The news was bad this week …
Like a message in a bottle, that opening half of my father’s one-liner spilled out of a film canister full of coins I put there in 1966 when I was a 12-year-old paperboy and news was king. Philadelphia had four major newspapers. Now, it barely has one, the Philadelphia Inquirer, which is in bankruptcy. It was a morning edition competing with the defunct afternoon Bulletin and the tabloid sized Daily News, favored by mass transit riders. In addition, there were small “locals” which, in the days before on-line searches, were advertising “rags” fronted by a page or two of syndicated puff news. I got a job as a proofreader at a local paper when hapless kid who had the job before me was fired for failing to correct a top of the fold headline reading “Group Aides Rape Victims,” a story about a local women’s advocacy group. Verb vs. noun. Ooops.
People depended on newspapers to tell them what was happening in the world. Businesses depended on papers to help sell their wares. Today it’s hard to make a living selling the news. Just ask the Times of Israel. Everyone is just plain making it up and giving away for free.
Every other kid I knew had a paper route for one of the papers, maybe two. On Fridays we went knocking on customers’ doors with a coin changer hung on our belts, collecting the 68 cents for the daily plus Sunday edition. When they raised the price to 75 cents, we feared an economic catastrophe. No matter how big a cheapskate the customer was, we could depend on getting the 2 cents as a tip but customers wanted the “silver.” 200 papers x 2 cents lost meant a $4.00 haircut. Considering a good sized paper route only paid about $25 a week, that was real money. Though there were a few big tippers who told us to “keep the change” on a dollar, thirty two cents was real money in 1966, the cost of half a dozen eggs or a gallon of gas. So any smart paperboy gave change for dollar as two dimes and a nickel, making it hoping for one of the three as a tip. We also made a couple bucks a month by separating out the silver “Mercury” dimes from the cheesy 1965 alloy “Eisenhower” dimes and look-alike quarters and selling the silver to Mr. Marino for 3% over face value. Mr. Marino was the guy who came to our homes to collect the newspaper’s lion’s share of our cash collections. Today, even “junk” silver coins are worth 15 times face value. Mr. Marino is on a beach somewhere right now, sipping drinks with umbrellas from a silver chalice.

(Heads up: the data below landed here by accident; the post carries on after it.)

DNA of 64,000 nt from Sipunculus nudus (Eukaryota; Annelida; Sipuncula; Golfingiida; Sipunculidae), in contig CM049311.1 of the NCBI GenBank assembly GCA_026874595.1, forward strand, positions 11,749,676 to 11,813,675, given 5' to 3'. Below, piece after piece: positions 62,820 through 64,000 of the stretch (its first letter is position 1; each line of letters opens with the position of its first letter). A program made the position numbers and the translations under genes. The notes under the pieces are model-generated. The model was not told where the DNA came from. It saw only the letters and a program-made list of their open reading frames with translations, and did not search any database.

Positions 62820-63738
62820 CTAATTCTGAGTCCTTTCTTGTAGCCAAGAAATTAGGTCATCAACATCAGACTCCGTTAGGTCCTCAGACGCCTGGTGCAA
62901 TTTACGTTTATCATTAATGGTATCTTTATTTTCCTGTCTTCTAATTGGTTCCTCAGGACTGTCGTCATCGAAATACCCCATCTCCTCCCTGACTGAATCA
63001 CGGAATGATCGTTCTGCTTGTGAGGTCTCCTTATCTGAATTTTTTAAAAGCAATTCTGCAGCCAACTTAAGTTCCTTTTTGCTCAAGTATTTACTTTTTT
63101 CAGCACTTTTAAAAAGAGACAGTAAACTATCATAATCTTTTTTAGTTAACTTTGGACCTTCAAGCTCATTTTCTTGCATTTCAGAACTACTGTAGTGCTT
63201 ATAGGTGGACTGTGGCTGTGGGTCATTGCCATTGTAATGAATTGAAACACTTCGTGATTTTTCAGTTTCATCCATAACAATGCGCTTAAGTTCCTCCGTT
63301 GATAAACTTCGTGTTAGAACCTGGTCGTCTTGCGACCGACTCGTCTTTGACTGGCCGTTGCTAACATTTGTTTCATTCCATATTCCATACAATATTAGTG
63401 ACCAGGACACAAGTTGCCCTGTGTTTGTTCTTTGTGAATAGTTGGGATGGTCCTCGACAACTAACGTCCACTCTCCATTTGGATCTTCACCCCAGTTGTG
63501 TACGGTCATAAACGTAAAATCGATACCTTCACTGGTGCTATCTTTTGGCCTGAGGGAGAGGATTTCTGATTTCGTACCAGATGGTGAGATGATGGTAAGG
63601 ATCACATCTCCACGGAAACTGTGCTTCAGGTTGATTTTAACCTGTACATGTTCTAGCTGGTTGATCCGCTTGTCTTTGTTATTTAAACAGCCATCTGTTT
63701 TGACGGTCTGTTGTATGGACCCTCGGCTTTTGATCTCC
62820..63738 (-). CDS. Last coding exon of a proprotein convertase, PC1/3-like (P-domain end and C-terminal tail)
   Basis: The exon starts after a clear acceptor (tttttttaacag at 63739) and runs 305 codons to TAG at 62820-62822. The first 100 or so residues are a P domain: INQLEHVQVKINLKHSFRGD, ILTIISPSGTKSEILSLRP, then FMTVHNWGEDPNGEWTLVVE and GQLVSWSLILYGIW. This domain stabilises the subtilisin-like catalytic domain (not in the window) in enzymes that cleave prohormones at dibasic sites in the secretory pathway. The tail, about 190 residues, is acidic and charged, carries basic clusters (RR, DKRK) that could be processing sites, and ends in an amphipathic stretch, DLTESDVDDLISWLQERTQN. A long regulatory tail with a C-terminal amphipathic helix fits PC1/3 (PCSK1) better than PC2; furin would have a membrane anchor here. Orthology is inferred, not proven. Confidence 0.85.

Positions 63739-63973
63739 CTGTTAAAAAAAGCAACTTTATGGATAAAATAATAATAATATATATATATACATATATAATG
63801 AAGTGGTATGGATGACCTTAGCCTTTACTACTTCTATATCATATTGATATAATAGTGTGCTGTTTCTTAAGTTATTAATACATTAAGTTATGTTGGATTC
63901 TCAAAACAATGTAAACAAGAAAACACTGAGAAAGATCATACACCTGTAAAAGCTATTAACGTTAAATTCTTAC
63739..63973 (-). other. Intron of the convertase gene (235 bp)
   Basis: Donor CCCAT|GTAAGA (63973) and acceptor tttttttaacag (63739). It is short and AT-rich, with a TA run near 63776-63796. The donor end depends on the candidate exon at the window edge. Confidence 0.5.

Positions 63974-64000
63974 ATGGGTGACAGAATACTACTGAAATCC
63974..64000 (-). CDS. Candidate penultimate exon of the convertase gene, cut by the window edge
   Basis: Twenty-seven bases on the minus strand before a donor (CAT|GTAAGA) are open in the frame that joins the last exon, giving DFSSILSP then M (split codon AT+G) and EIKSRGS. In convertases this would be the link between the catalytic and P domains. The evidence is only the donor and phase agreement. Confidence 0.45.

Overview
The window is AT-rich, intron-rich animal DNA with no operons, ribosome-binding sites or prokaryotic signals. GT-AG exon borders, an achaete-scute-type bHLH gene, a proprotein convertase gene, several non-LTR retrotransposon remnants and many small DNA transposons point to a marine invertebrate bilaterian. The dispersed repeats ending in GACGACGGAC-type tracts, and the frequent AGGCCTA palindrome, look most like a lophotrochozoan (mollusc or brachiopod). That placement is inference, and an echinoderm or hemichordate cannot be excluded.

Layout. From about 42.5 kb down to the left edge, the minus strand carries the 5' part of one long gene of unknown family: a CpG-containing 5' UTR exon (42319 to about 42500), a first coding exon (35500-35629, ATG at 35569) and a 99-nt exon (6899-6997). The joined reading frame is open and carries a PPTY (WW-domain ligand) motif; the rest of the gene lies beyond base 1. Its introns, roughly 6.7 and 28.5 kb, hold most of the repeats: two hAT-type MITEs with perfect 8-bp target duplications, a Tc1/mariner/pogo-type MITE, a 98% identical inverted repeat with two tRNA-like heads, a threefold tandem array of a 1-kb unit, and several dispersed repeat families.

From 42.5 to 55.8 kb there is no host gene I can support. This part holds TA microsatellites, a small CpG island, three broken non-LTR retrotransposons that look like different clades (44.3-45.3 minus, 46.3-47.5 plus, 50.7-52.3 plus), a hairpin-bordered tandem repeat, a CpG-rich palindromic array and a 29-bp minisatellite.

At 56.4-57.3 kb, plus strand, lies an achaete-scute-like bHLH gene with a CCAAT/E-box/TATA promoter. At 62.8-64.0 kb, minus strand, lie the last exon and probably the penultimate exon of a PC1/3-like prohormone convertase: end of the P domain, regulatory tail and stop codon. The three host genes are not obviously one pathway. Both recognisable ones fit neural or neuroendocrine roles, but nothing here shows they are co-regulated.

Do 12-year-olds have jobs today? I don’t know, but when I “retired” from my paper route after three years of getting bitten by dogs and piloting a Schwinn American with white walled tires and with 50 pounds of rubber band wrapped newspapers through fair and foul weather, I got a big money job as a lifeguard at $1.65 an hour. The young blood who inherited my route then collected at our door. If he came on the weekend and my father was home, he would answer the door and invariably ask him,
The news was bad this week, do I have to pay full price?
Dad, it was one of those weeks.